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Pollution could increase the severity of mental illness

Pollution could increase the severity of mental illness

L’air pollution it is increasingly widespread due to the large amount of aerosols, fuel residues and other harmful elements that we release into the environment every day. Previously, we had already determined the negative effects that this can have on our body. But now a recent study has also linked exposure to pollution to an increase in the severity of mental illness.

The research that led to such a discovery was recently published in the British Journal of Psychiatry. This explains that only small variations in environmental pollution appear to have a noticeable effect on the severity of mental illness recorded in the study.

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Exposure to pollution could affect the severity of mental illness

To carry out their study, the scientists worked with a sample of 13,000 people in London, England. They made a first cross-sectional review by analyzing the levels of environmental pollution and treatment and hospitalization for severe mental illness.

Specifically, the nitrogen dioxide (NO2) levels that were analyzed were shown to be the most influential of the factors. When levels of micrograms per cubic meter exceeded 15 units, people had a 32% higher risk of needing treatment. Likewise, the chance of requesting hospitalization increased by 11%.

Seven years later, a second cross-sectional analysis was performed. Again, the findings reflected the relationship between increased pollution and increased severity of mental illness.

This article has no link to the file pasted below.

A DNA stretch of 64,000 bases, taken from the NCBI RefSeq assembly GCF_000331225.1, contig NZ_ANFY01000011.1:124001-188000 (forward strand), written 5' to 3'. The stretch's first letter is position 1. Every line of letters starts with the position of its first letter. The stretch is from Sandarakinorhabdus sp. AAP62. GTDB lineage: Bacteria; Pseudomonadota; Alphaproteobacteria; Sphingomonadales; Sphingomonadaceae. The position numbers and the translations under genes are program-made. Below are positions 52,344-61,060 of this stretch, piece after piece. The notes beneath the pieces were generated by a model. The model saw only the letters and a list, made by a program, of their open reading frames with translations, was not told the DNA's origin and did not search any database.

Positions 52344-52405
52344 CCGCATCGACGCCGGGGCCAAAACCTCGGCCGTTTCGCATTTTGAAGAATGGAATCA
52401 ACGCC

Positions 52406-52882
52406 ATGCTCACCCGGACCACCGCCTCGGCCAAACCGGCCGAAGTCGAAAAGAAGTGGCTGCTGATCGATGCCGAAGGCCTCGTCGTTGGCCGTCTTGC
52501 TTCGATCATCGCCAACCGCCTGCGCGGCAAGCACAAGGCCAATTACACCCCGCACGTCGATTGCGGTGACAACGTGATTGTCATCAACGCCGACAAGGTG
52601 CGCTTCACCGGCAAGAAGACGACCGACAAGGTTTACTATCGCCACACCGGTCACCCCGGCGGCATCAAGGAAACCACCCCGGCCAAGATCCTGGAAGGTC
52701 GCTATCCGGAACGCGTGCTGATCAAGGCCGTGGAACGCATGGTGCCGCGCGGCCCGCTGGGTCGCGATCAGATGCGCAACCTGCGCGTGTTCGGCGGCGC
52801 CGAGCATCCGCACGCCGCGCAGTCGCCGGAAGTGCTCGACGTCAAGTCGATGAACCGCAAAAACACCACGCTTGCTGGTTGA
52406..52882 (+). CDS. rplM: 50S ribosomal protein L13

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Other effects of pollution

As if that weren’t enough, the link between pollution and mental illness is just the latest addition to the list of its negative effects. For example, previous studies have revealed that air pollution could alter the development of children’s brain structure and increase crime levels.

Likewise, they were also established correlations between exposure to pollution and increased resistance to antibioticsas well as the deterioration of bone health. In addition to the above, it also appears to be related to the gradual reduction in ***** size that is occurring generationally.

Do we have the solution?

The researchers clarify that their study, due to its characteristics, does not really offer evidence of a causal relationship between pollution and the severity of mental illness. However, they believe it reflects at least one “biologically plausible” connection which we should pay attention to in the near future.

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After all, just as small increases in air pollution can damage our health, even small decreases can benefit our health. Something that, according to his calculations, could save the National Health Service (NHS) tens of millions of pounds a year.